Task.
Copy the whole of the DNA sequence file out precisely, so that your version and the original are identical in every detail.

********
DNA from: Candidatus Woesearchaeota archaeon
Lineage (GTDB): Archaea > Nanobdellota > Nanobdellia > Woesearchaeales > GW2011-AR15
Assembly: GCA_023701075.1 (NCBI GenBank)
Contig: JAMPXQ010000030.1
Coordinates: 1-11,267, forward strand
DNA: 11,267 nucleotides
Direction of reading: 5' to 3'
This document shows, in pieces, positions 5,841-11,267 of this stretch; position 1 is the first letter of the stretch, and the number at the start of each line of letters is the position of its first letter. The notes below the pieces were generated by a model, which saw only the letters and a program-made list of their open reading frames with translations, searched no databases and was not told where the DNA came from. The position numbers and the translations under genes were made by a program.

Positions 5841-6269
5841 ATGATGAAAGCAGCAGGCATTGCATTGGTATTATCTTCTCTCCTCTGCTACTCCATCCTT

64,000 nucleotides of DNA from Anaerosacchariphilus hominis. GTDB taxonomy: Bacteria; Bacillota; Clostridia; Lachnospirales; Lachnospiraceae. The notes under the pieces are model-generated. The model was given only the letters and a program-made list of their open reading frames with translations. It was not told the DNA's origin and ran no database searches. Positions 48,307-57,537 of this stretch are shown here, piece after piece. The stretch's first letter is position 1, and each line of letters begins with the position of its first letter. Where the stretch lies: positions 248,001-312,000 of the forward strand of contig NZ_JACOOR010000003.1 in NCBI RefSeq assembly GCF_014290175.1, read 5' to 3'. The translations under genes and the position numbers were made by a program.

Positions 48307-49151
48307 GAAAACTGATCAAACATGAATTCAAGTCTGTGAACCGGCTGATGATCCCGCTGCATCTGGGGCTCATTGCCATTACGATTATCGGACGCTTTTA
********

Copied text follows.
DNA from: Candidatus Woesearchaeota archaeon
Lineage (GTDB): Archaea > Nanobdellota > Nanobdellia > Woesearchaeales > GW2011-AR15
Assembly: GCA_023701075.1 (NCBI GenBank)
Contig: JAMPXQ010000030.1
Coordinates: 1-11,267, forward strand
DNA: 11,267 nucleotides
Direction of reading: 5' to 3'
This document shows, in pieces, positions 5,841-11,267 of this stretch; position 1 is the first letter of the stretch, and the number at the start of each line of letters is the position of its first letter. The notes below the pieces were generated by a model, which saw only the letters and a program-made list of their open reading frames with translations, searched no databases and was not told where the DNA came from. The position numbers and the translations under genes were made by a program.

Positions 5841-6269
5841 ATGATGAAAGCAGCAGGCATTGCATTGGTATTATCTTCTCTCCTCTGCTACTCCATCCTT

64,000 nucleotides of DNA from Anaerosacchariphilus hominis. GTDB taxonomy: Bacteria; Bacillota; Clostridia; Lachnospirales; Lachnospiraceae. The notes under the pieces are model-generated. The model was given only the letters and a program-made list of their open reading frames with translations. It was not told the DNA's origin and ran no database searches. Positions 48,307-57,537 of this stretch are shown here, piece after piece. The stretch's first letter is position 1, and each line of letters begins with the position of its first letter. Where the stretch lies: positions 248,001-312,000 of the forward strand of contig NZ_JACOOR010000003.1 in NCBI RefSeq assembly GCF_014290175.1, read 5' to 3'. The translations under genes and the position numbers were made by a program.

Positions 48307-49151
48307 GAAAACTGATCAAACATGAATTCAAGTCTGTGAACCGGCTGATGATCCCGCTGCATCTGGGGCTCATTGCCATTACGATTATCGGACGCTTTTA